grant ; but no one answered, or attempted sible for him to foresee that such a neces to answer, his argument. -When a re- sity would arise; we are ready to give him ward was proposed for services, the first credit for as much foresight as any man question naturally was, whether, since the can be expected to possess ; we cast, no last reward had been bestowed, any service blame ; all we say is, that, upon the had been performed by the person pro- whole, he has failed in this campaign, posed to be rewarded. Then the object and, that, therefore, he ought not to be rewarded. --When Mr. WHITBREAD | adverse to his reputation and his cause ; (who really appears to have been qualified and, in the evening of the same day, you for Secretary of War) was comparing the heard the House of Commons vote lands merits of Lord Wellington's retreat with to the amount of 100,000l. 10 Lord Wel. that of Massena, he seems to have forgotten | lington, who had just retreated from the the length of time which elapsed between Capital of Spain. Observe, too, that Nathe advance and the retreat of Massena : połeon's retreat was occasioned by an event he seems to have forgotten how long the of the most tremendous nature; an event French General kept our arıny hem nied up which no being with a human heart in his within its lines at Lisbon, what enormous hosom could have anticipated ; an event no expenses he put us 10 for the support of more to be guarded against than an earththat army, and what relief he obtained quake or a storm at sea. There was no such thereby to the French armies in Spain. event occurred at Madrid. The French, though Massena retired to the spot from which be we say they are abborred by the people of had staried; but he was Hiere ready to Madrid, did not set fire to that city and degive battle ; he did give battle; and, in stroy its inhabitants rather than suffer them fact, the whole of his campaign was a very to afford shelter to the English. The glorious one. Yet, he got no money and French did not act thus even by enemies; no lille. He got no thanks even. Buona- King Joseph did not thus sacrifice people, parté is poor. The French nation are who, as we are told, detest him. Therefore, either without means ; or, they have not Lord Wellington had not to meet such an such liberal rulers as we bave. - It hap- event as it fell to the lot of Napoleou to face. piens rather importunely for the advocates Madrid was found what it must have been of this grant, that, at the very same time, expected to be. Yet, we praise Lord Wel. they are representing the retreat of Buo- lington for his campaign; we extol him to naparté as a proof complete of his failure. the skies; we reward him with titles and Yet, he began his campaign in Poland ; estates; and all this we do at the very mohe has (as far as we know) retreated over ment that we are affecting to treat even with only a part of his ground; if he reaches ridicule the campaign of the Emperor of Poland, he will then have cit off a limb of France. --Again: We are told, that the the Russian Empire equal in population to people of Spain are devotedly our friends. one half of Spain; he will have done this Lord Wellington liad, then, a friendly counduring his campaign; and yet have the try to advance into ; every door was open bired writers the impudence to represent to him whether advancing or retreating; his retreat as proof of failure and as a all the resources of the country the people mark of indelible disgrace, while they re- were ready to lavish on him; they, we present the retreat of Lord Wellington as were told, were in ecstasies of joy at being entitled to praise and reward. They tell delivered from the French; every arın, we uis, they tell this thinking, this “ most were told, was lifted for the assistance of thinking people,” that the retreat of Na- the English army. Just the reverse of all poleon is a proof of failure; that it is a this was said to exist in the case of the Emmark of disgrace ; that it must tarnish his peror of France; and yet, oh! “mosl thinkfame; that it must for ever rob him of the ing people” as we are, we affect to speak confidence of his soldiers; and, at the contemptuously of his campaign, while we same moment, in the same news-paper, heap rewards upon Ld. Wellington far his! and in the very same column, they have - The campaign, and, indeed, the life, of the impudence to tell us, that the retreat- the Emperor of France, may, by this time, ing of Lord Wellington, so far from di- possibly be closed ; but, speaking of that minishing his merit, constitutes a great campaign as far as we have any information augmentation of that merit; that it is a regarding it, it leaves a quarter . part, and proof of his skill, his prudence, his ta- the best quarter, of the Russian Empire, in lents as a general, and must give fresh the hands of Napoleons. Not so; not any confidence to his troops as well as to our thing like this the campaigo of Ld. Wetallies the Spaniards. Curious indeed is lington, which leaves in our hands (as far the scene before us. On Monday, all the as our intelligence goes) not one inch of day of Monday, you heard in the city, on territory that we did not before possess ; the Change, in the streets, in the shops, yet, we give rewards to the latter, while in every hole and corner, you heard the we affect to believe, that the campaign of retreat of Napoleon from the Capital of the former will, at the least, wholly deprive Russia spoken of as a proof of every thing him of his military, reputation, if not of his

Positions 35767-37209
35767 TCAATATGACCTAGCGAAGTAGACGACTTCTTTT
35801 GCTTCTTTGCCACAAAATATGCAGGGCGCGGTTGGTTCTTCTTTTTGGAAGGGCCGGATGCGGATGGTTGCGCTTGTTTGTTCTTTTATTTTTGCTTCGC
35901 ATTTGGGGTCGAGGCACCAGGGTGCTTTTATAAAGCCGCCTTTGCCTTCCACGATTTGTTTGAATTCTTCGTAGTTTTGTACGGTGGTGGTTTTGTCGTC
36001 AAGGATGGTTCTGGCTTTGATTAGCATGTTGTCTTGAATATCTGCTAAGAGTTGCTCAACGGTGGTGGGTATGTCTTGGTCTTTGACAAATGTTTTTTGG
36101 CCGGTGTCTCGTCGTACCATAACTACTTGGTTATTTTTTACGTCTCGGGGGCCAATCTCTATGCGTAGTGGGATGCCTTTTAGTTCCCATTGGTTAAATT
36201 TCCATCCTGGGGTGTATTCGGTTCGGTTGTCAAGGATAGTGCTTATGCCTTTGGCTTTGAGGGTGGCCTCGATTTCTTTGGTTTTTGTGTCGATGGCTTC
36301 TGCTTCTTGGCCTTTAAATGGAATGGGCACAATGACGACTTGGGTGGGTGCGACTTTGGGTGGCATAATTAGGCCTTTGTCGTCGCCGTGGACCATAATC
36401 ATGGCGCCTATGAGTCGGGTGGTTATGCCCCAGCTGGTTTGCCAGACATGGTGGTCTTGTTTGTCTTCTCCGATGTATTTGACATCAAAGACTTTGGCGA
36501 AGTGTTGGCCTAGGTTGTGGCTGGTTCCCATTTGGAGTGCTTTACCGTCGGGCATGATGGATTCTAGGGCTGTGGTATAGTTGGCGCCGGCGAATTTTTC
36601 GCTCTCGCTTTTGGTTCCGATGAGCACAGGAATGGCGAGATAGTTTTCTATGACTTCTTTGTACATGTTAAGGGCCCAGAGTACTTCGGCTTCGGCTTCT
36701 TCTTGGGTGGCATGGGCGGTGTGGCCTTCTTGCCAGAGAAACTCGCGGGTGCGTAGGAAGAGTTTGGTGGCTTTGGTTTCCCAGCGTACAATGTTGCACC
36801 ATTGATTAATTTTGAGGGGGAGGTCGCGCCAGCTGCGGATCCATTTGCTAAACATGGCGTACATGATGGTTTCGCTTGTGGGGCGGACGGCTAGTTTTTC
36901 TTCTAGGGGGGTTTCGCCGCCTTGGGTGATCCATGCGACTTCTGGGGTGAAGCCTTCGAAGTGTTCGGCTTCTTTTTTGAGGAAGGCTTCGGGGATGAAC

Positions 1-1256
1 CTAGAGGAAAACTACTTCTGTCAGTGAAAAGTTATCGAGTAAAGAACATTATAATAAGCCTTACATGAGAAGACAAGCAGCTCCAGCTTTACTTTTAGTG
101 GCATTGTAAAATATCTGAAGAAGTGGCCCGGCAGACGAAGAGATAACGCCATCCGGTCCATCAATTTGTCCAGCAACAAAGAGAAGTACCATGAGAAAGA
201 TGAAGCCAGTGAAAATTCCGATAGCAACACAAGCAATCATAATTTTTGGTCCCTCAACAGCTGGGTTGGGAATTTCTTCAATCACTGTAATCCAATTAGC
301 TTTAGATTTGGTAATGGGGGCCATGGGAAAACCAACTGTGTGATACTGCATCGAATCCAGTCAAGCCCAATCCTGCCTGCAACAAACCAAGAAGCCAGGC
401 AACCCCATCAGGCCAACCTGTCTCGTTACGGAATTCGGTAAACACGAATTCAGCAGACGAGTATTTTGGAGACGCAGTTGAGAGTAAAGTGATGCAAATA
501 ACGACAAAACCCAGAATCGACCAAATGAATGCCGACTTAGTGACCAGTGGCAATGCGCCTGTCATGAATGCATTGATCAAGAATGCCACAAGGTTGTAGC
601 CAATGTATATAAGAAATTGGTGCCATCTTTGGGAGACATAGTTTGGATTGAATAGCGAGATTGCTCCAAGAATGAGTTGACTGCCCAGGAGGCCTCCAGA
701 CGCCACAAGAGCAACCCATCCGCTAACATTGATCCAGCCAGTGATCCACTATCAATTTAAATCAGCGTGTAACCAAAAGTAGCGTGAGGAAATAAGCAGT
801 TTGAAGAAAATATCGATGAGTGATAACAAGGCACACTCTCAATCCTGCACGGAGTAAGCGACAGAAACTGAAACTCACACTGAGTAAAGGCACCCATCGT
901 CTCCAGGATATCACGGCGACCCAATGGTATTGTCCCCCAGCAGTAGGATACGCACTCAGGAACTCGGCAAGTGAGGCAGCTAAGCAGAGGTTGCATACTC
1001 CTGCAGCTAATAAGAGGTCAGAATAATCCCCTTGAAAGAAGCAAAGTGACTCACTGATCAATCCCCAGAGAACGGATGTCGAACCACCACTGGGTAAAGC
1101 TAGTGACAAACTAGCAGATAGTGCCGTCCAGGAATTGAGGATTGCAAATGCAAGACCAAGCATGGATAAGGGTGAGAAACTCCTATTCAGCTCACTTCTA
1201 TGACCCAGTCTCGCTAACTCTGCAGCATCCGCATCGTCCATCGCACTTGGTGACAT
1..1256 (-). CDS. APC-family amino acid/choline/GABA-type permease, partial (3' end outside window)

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crown and his life ! -Verily, we are a | not blame the taste of Lord Wellington; " most thinking people !”-Mr. Whit- for, I would really sooner have the property BREAD, said, in concurrence with Lord of the Manor of that name, than the chance Castlereagh, that Lord Wellington had of all the land of Spain wnich the French beaten Massena, Soult, Ney, Victor, and will leave to any sovereignty but their own. Marmont. I do not recollect the instances I may be deceived; but it still continues to in which he beat any one but the latter. be my firm conviction, that, unless we